The effect of kelp bed disturbance on the abundance and feeding behaviour of fishes on high-relief reefs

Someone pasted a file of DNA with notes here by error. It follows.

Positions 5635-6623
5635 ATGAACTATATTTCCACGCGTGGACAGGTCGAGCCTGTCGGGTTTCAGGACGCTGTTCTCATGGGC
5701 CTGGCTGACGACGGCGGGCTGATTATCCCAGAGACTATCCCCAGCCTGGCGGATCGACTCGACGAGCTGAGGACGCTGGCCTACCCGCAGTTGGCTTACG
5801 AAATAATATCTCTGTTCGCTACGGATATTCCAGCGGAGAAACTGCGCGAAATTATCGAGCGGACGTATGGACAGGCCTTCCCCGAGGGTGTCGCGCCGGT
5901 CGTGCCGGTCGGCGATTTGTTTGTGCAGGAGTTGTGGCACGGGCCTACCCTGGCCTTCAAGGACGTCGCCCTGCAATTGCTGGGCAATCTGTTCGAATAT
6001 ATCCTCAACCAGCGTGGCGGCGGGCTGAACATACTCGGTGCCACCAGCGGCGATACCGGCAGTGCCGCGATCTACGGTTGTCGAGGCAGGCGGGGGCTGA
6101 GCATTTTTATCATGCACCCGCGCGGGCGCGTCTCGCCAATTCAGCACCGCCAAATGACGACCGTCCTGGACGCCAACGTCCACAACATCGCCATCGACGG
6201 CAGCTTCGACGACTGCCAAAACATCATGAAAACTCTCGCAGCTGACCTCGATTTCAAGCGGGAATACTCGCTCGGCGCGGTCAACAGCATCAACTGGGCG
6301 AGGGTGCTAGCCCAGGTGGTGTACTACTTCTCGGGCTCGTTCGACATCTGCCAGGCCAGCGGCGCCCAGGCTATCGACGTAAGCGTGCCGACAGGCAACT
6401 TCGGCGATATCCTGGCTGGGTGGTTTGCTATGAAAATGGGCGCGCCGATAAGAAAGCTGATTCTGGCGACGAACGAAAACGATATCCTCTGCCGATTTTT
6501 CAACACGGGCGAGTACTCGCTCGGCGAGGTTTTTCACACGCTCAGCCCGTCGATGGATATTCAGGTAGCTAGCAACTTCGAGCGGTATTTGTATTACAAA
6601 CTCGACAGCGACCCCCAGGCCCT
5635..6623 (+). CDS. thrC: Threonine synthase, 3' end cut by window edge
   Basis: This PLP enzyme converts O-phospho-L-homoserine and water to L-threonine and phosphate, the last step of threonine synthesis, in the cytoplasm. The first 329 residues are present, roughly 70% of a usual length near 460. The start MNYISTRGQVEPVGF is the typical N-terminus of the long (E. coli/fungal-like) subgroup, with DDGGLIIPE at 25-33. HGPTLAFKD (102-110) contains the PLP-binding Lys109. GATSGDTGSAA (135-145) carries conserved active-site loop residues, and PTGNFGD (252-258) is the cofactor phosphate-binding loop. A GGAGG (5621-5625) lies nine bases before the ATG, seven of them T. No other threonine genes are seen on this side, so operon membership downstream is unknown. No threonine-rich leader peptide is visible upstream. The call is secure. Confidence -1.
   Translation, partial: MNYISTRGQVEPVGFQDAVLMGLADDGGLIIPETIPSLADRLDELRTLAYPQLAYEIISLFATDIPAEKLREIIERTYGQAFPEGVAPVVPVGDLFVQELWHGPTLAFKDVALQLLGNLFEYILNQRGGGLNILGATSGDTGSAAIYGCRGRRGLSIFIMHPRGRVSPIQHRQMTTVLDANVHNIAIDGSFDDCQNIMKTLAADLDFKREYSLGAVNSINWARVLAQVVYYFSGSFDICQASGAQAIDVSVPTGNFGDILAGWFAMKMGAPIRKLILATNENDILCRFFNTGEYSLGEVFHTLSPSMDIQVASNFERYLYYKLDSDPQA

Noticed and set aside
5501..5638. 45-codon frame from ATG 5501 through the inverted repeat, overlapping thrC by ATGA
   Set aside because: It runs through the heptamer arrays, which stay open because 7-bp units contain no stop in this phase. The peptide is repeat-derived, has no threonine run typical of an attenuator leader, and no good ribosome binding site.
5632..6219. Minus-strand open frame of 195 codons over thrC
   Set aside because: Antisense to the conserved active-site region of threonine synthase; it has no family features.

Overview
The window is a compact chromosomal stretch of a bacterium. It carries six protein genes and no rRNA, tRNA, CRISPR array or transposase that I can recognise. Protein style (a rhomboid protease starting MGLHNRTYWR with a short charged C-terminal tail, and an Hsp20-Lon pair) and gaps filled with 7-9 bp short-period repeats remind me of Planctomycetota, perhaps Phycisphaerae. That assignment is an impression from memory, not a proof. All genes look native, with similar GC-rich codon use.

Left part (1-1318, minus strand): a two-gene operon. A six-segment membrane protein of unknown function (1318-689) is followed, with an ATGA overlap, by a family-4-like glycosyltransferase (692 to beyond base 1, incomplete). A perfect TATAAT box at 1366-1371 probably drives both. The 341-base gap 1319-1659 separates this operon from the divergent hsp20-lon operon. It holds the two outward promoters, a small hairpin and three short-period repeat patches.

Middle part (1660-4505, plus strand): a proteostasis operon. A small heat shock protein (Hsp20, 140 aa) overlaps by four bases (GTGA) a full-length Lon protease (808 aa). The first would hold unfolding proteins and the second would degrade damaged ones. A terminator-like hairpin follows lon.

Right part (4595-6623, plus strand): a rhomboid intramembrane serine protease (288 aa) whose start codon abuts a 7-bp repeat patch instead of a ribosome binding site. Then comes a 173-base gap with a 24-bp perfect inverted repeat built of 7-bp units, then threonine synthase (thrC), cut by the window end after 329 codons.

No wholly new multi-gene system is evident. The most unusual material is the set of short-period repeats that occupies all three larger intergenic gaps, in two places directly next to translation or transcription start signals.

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On high-relief reefs, research has shown that the abundance and diversityof non-cryptic fishes is greater in kelp beds cleared of their canopycompared to those left intact. Greater abundance may be caused by anincrease in the availability of food resources associated with damaged kelp,exposed understory algae and newly colonised turfing algae. We investigatethe effect of a disturbance to the kelp canopy on two response variables, theabundance and feeding behaviour of six common non-cryptic fish species.We found that Kyphosus sydneyanus (herbivore) and Notolabrus parilus(generalist carnivore) move preferentially into 1-month old clearance plotsto feed, whereas Kyphosus cornelii and Odax cyanomelas only graze in theseplots incidentally. Kyphosus sydneyanus responded with greater abundanceand feeding rate in 1-month old clearance plots that were dominated bythe microscopic filamentous brown alga, Hincksia mitchelliae. Small-scaledisturbances that remove kelps from kelp canopies result in a shift towardsfilamentous algae that either supplements dietary needs or is a preferredfood choice for K. sydneyanus.
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